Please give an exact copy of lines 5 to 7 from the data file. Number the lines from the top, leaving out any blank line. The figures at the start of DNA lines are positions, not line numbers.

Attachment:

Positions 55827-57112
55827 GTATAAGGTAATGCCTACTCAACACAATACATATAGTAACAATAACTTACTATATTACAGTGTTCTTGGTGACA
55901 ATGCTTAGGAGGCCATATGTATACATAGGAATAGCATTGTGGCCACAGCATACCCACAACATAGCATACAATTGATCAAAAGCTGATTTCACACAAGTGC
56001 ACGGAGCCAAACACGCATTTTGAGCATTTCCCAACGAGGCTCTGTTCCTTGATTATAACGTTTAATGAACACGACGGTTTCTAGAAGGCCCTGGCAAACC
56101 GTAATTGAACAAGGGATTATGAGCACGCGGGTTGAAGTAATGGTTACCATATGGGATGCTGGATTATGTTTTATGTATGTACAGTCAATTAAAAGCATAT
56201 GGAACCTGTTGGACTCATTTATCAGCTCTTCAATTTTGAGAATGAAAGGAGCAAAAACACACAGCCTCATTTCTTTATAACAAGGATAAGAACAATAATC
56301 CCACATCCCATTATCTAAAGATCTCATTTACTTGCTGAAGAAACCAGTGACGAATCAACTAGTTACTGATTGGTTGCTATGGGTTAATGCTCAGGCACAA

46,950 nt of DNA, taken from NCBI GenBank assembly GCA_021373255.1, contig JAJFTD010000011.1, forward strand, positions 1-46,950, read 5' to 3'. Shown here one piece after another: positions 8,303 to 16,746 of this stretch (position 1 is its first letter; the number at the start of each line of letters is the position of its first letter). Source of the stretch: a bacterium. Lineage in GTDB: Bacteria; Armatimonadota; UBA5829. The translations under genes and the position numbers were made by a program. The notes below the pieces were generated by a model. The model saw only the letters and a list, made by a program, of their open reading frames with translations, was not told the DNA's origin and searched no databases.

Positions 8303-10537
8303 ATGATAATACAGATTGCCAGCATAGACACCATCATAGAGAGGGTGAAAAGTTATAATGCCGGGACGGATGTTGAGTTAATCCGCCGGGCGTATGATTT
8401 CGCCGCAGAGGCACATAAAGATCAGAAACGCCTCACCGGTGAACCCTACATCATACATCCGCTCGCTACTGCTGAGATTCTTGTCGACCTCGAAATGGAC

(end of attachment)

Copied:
56101 GTAATTGAACAAGGGATTATGAGCACGCGGGTTGAAGTAATGGTTACCATATGGGATGCTGGATTATGTTTTATGTATGTACAGTCAATTAAAAGCATAT
56201 GGAACCTGTTGGACTCATTTATCAGCTCTTCAATTTTGAGAATGAAAGGAGCAAAAACACACAGCCTCATTTCTTTATAACAAGGATAAGAACAATAATC
56301 CCACATCCCATTATCTAAAGATCTCATTTACTTGCTGAAGAAACCAGTGACGAATCAACTAGTTACTGATTGGTTGCTATGGGTTAATGCTCAGGCACAA